Fermenting silage involves both science and art, and no two crop years result in exactly the same composition of corn silage or haylage. Severe breaches in fermentation quality, however, can result in poor-quality, unpalatable silage that also can affect rumen health.

High concentrations of butyric acid often occur when forages are ensiled too wet (dry matter content of less than 35 percent). The result is rotten-smelling silage that is less palatable to cattle and thus reduces dry-matter intake. What’s more, butyric acid breaks down into a form of ketone bodies during digestion in ruminants, contributing to total ketone loads and increasing the incidence of clinical ketosis.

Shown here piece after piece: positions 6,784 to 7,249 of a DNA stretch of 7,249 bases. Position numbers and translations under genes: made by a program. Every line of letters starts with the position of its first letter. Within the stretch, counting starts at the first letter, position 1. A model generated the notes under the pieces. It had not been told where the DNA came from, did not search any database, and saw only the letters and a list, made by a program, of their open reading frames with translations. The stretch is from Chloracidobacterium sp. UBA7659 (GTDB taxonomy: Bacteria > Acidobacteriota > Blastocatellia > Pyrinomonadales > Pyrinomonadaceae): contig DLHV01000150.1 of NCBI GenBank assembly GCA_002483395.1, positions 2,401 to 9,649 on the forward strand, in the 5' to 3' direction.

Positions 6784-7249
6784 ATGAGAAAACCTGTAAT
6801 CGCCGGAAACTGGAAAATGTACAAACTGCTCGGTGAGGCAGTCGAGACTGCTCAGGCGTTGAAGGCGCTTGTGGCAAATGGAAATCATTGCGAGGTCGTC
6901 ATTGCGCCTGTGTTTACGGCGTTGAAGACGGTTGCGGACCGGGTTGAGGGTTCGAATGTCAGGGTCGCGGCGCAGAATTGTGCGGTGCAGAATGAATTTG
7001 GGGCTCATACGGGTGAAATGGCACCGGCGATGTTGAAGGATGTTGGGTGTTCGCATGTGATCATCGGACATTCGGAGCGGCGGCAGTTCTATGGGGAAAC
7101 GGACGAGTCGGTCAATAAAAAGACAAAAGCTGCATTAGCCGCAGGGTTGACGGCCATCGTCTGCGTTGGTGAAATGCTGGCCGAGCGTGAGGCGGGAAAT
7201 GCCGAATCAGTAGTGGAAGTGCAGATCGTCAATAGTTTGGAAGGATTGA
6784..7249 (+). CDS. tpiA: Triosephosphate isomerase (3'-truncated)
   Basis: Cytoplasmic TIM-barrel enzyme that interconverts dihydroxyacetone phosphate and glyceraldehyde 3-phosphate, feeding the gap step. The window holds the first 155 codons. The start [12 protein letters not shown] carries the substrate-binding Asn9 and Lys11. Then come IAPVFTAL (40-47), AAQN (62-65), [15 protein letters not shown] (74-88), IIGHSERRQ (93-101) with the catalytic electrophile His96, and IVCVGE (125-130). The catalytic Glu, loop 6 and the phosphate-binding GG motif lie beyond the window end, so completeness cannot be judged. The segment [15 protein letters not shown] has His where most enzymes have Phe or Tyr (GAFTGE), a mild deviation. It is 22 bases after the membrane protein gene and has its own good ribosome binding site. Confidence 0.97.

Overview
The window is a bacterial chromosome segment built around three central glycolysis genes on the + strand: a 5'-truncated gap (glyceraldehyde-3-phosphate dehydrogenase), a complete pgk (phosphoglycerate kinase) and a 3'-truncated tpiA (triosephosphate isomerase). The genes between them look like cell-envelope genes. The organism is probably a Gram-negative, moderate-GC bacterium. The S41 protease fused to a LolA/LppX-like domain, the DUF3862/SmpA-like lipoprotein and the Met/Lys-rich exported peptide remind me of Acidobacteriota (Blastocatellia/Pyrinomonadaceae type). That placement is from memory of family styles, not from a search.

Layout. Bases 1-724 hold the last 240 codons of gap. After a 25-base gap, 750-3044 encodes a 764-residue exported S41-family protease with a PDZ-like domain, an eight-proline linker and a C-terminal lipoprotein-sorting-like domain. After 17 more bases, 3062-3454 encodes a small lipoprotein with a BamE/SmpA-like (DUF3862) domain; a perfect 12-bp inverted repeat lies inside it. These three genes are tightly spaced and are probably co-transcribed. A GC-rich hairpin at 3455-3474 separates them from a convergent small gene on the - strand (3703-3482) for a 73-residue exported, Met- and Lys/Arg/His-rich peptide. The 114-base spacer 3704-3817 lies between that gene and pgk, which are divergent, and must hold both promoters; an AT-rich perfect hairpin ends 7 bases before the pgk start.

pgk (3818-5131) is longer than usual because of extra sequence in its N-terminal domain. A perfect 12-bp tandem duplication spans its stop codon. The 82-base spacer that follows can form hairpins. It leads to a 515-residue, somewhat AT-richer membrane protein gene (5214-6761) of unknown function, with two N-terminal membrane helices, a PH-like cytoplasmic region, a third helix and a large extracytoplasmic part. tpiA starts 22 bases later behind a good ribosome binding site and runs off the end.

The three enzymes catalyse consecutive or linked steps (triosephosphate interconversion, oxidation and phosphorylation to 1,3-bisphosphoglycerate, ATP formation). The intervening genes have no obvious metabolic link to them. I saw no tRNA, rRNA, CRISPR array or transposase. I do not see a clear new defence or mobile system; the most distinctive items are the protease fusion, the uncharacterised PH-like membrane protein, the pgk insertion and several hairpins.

Butyric acid levels can be measured via fermentation analysis. The presence of zero butyric acid in silage is most desirable.